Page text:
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Bitter Seeds, by Ian Tregillis

Second para of third chapter:
It had begun soon after Spain, when training regimens across the board went to live-fire exercises twice per week. And the training periods with nonlethal combatants doubled in length. "For endurance," said the doctor.
I got this when offered it as part of a freebie pack a few years ago, when it was getting some buzz; there wasn't enough buzz for me to read it any sooner. It's a story where the outcome of the Second World War is altered by people with psychic powers on each side, the British and German secret services trying to control their respective paranormal resources. I wasn't hugely satisfied by it; despite the existence of psychic powers, it takes until 1940 for history to diverge from our timeline; the Soviet Union barely features and the Holocaust not at all; and as with many such novels, the paranormal extends and then stops rather arbitrarily to suit the plot. The wartime Doctor Who novel that I read last month did it all much better.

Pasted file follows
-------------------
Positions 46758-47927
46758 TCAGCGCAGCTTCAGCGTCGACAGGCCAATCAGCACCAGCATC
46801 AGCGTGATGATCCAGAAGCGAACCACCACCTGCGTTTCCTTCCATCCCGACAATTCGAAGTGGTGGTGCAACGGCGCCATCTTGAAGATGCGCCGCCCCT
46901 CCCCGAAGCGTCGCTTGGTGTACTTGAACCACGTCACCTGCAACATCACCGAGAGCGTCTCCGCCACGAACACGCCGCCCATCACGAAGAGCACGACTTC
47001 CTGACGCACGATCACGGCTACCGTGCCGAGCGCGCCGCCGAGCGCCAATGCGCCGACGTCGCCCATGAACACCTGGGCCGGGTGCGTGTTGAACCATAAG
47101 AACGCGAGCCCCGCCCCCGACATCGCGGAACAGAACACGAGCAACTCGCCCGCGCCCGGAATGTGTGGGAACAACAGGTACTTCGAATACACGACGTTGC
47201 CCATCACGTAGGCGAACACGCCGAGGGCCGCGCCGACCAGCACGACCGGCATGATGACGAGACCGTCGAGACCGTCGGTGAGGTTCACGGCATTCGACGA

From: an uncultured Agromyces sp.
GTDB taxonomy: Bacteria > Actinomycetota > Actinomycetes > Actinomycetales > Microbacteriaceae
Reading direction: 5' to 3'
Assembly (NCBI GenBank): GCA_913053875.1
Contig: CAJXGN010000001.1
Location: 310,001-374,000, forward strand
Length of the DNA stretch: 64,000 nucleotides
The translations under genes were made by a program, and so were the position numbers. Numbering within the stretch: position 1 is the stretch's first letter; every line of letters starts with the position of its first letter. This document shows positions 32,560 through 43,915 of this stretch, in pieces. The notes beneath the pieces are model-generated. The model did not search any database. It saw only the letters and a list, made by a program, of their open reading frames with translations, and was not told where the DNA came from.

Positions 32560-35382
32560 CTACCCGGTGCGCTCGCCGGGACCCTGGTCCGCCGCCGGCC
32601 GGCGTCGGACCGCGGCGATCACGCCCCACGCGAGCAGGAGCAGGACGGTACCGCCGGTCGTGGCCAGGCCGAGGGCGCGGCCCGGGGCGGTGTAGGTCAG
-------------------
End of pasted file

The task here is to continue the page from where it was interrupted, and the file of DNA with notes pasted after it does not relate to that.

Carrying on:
This was the most popular book on LibraryThing that I bought in 2011 and had not yet read. Next on that list is Peter and Max (a Fables novel), by Bill Willingham.


( 1 comment — Leave a comment )
Apr. 8th, 2016 10:26 pm (UTC)
Have you read Lavie Tidhar's The Violent Century? It's a "WWII with superpowered people" story which deliberately plays the extent to which history does not change for horror, with the superpeople effectively incapable of changing anything big while ironically convinced that their existence must have been the cause of things getting so terrible.
( 1 comment — Leave a comment )

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